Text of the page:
Methodenstreit in Economics. This essay offers an account of the Methodenstreit in economics between first Menger and Schmoller and later Max Weber and again Schmoller. It is argued that, for Schmoller, two issues were central; to use economics (widely conceived) as an instrument for economic policy and notably social policy: and to base the science empirically with all the modern methods available. In contrast, the Austrian position had a different view of economics as a science, seeing it more as a (...) system of ideas, which implies a radically different use of empirical evidence. (shrink)
Learning outcomes currently play an increasingly important role in higher education. This paper identifies a number of key issues that need to be taken into account in identifying and making use of them. It includes a review of the background from which learning outcomes have emerged. It also highlights the behaviourist approach underlying their use in teaching and assessment and identifies key issues that need to be taken into account in adopting such an approach.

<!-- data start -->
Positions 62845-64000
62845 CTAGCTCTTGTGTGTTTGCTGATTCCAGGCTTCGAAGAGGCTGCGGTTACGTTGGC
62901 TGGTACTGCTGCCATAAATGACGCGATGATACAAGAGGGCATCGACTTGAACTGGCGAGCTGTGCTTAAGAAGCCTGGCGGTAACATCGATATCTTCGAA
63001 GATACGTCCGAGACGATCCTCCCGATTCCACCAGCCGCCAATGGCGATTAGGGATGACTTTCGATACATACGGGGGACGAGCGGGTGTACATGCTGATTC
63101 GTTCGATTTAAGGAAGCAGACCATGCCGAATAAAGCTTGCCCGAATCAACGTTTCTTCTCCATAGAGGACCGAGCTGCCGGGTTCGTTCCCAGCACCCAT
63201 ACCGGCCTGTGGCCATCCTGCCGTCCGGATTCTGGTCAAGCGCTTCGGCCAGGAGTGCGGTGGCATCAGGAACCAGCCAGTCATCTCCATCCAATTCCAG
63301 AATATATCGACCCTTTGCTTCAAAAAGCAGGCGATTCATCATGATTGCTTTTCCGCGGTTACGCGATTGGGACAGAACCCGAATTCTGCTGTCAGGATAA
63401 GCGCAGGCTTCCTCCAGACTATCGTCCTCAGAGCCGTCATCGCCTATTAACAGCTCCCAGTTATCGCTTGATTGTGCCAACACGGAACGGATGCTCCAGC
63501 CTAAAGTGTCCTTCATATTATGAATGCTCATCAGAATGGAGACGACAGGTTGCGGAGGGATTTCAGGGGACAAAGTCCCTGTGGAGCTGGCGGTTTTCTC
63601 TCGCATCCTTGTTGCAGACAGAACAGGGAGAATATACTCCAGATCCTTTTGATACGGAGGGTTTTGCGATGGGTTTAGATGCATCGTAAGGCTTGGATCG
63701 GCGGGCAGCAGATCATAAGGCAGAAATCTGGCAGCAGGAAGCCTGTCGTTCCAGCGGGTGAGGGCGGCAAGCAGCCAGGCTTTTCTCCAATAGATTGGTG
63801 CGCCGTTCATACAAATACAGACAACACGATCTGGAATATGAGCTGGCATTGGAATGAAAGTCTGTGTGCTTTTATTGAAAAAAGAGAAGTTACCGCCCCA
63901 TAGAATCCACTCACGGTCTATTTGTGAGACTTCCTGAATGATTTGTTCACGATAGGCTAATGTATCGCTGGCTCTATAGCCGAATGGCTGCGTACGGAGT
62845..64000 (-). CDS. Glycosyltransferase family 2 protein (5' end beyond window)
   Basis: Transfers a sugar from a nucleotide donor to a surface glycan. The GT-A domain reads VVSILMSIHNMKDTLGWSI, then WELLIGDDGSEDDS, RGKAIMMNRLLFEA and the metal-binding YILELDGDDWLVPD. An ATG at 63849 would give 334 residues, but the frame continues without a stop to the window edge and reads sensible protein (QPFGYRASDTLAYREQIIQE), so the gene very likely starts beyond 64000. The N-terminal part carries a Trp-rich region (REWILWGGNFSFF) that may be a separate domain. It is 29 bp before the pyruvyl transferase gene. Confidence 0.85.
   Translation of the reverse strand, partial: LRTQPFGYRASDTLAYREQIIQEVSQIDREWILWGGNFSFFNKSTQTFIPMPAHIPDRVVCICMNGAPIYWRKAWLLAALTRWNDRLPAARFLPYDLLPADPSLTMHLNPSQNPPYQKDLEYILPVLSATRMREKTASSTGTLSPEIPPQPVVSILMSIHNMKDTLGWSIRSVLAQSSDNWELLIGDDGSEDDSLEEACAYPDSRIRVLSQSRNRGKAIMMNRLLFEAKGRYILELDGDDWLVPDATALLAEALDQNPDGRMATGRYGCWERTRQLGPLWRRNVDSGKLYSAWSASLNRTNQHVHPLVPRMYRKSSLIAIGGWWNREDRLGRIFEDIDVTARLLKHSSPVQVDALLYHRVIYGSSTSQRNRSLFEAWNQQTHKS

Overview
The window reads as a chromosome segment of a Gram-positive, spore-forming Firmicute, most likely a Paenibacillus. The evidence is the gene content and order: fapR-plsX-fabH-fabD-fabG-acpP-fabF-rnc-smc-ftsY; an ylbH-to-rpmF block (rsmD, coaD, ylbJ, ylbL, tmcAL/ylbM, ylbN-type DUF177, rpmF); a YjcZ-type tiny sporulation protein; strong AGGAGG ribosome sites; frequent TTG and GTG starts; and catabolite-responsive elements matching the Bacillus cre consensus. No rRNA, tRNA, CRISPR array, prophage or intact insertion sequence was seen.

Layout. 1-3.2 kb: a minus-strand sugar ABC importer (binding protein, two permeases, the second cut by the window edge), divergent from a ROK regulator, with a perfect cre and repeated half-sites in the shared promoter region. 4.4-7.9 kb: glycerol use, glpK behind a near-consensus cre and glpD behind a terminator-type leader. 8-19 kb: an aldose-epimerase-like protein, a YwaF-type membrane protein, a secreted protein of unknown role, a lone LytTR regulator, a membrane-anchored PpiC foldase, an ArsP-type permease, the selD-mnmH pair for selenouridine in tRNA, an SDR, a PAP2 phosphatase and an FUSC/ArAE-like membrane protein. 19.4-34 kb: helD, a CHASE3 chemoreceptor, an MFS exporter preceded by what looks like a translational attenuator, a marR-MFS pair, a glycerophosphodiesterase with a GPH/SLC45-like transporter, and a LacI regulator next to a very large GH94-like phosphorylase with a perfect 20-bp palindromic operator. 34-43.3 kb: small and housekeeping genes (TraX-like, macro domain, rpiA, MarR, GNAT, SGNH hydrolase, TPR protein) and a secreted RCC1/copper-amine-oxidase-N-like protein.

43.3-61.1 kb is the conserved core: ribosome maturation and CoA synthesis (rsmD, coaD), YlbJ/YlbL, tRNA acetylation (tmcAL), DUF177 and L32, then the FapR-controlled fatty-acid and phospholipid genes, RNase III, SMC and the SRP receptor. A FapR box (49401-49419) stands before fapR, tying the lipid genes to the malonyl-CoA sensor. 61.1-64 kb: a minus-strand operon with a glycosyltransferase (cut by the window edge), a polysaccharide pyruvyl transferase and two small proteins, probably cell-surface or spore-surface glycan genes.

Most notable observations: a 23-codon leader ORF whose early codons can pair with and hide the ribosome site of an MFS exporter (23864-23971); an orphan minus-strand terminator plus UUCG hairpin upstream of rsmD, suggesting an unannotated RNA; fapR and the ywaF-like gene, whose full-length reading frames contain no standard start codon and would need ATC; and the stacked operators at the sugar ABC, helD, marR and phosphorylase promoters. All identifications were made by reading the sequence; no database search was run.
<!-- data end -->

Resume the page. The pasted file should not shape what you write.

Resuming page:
Several bioethicists have recently discussed the complexity of defining human death, and considered in particular how our definition of death affects our understanding of the ethics of vital organ procurement. In this brief paper, we challenge the mainstream medical definition of human death—namely, that death is equivalent to total brain failure—and argue with Nair-Collins and Miller that integrated biological functions can continue even after total brain failure has occurred. We discuss the implications of Nair-Collins and Miller’s argument and suggest that (...) it may be necessary to look for alternative biological markers that reliably indicate the death of a human being. We reject the suggestion that we should abandon the dead-donor criteria for organ donation. Rather than weaken the ethical standards for vital organ procurement, it may be necessary to make them more demanding. The aim of this paper is not to justify the dead donor rule. Rather, we aim to explore the perspective of those who agree with critiques of the whole brain and cardiopulmonary definitions of death but yet disagree with the proposal that we should abandon the dead-donor rule. We will consider what those who want to retain the dead-donor rule must argue in light of Nair-Collins and Miller’s critique. (shrink)